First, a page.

DUBLIN, Ireland — After the binge of the "Celtic Tiger" years, Ireland has been jolted awake with the mother of all hangovers, an empty wallet and a horrendous bill.
On Thursday the government shocked a bewildered nation with the disclosure that the final cost of bailing out the Irish banks could rise to 50 billion euros ($69 billion). This is much more than previously admitted, and the impact on the country and the population of nearly 5 million has quickly became apparent.
The bailout will cost every man, woman and child in the republic 10,000 euros. Ireland will have to endure savage cuts in expenditure. There will be hair-shirt budgets for at least four years. And the Emerald Isle, warned the European Union, can now no longer remain a low-tax economy.
Finance Minister Brian Lenihan agreed the figures were “horrendous," but said they "can be managed over a 10-year period.”
The reaction of the media in Dublin and the world’s financial capitals was pretty uniform: Ireland’s Celtic Tiger is dead.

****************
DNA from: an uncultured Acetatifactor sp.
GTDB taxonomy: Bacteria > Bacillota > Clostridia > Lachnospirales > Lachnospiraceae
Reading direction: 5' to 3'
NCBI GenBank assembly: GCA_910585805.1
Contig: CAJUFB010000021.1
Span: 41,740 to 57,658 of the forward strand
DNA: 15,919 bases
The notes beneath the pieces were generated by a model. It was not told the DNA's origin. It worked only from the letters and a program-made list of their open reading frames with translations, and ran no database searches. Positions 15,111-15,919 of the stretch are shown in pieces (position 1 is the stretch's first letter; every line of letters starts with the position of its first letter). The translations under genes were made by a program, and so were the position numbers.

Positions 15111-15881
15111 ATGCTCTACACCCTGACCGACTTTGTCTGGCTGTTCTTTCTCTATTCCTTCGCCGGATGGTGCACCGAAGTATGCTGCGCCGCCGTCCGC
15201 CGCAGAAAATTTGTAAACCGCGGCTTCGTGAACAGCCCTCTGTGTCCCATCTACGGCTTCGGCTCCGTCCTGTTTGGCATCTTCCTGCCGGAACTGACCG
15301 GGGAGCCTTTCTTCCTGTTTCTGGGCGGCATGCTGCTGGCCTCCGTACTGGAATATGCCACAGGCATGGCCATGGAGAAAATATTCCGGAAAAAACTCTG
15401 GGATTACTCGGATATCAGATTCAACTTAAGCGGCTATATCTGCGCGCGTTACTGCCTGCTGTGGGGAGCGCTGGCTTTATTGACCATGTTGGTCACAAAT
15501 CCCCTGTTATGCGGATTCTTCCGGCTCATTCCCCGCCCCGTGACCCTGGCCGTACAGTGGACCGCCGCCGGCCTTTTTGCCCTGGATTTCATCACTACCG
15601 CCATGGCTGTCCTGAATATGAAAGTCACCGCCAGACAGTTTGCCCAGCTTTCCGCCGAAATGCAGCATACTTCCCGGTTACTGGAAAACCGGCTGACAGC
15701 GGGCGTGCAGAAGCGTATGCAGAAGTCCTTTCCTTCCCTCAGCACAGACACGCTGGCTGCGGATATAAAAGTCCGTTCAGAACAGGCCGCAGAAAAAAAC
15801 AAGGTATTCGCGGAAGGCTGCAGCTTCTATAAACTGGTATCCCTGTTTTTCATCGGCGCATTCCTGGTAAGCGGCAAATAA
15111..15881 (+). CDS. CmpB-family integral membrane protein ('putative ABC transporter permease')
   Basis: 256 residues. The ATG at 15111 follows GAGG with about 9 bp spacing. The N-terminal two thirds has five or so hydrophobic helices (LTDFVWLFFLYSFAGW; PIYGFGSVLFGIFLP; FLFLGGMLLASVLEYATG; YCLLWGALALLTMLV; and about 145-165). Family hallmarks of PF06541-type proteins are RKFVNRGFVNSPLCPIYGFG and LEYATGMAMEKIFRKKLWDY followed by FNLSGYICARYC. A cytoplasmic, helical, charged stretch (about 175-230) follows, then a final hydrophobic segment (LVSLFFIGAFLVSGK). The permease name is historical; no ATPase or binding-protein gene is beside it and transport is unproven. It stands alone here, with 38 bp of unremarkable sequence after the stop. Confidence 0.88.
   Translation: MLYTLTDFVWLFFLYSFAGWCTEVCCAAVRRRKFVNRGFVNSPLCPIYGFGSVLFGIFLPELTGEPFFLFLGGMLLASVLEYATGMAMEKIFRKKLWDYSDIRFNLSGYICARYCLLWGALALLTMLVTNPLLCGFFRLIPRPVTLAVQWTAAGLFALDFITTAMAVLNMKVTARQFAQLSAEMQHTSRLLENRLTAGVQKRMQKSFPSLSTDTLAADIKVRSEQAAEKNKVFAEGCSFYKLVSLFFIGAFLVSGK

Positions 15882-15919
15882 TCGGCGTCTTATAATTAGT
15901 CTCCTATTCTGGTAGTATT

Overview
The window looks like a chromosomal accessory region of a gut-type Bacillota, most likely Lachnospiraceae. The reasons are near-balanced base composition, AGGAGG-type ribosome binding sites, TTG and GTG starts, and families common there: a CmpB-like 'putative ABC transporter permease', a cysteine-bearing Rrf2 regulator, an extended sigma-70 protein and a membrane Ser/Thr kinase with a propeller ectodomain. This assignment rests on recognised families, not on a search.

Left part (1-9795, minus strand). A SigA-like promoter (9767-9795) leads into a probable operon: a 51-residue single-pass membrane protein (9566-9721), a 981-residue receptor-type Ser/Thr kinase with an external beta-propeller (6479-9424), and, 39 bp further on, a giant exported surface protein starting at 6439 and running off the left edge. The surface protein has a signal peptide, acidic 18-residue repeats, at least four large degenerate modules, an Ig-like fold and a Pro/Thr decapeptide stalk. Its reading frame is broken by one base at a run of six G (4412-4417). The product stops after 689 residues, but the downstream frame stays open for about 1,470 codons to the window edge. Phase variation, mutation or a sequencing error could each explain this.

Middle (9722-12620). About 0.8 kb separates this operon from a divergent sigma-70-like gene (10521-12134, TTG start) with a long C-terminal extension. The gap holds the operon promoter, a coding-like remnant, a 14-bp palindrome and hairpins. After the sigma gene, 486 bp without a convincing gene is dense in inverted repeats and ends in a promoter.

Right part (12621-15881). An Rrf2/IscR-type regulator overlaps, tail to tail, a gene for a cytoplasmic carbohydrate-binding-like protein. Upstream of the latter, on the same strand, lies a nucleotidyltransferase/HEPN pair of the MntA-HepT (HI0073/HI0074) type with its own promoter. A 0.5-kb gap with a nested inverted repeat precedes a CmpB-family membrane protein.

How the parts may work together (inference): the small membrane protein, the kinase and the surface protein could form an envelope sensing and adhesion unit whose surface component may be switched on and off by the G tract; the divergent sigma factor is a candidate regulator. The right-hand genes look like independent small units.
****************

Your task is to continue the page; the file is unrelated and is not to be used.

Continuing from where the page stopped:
The Celtic Tiger Is Dead. Long Live The Hungover Pussycat.
Near us? It is us.
[...] The calamity in Ireland is the result of reckless lending by its banks during a boom that ended in 2007, and which, as property prices plunge, has become one of the biggest busts in history.
The cost of winding down Anglo Irish bank alone is estimated at 34 billion euros. Its directors lent outrageous sums to developers to buy sites and acquire properties that in many cases have become entirely worthless.
Even more shocking for a country where the banks were seen as solid pillars of the national infrastructure, one of the two biggest financial institutions, Allied Irish Banks, was practically nationalized with an injection of 3 billion euros and the brusque removal of its chairman and managing director on Thursday.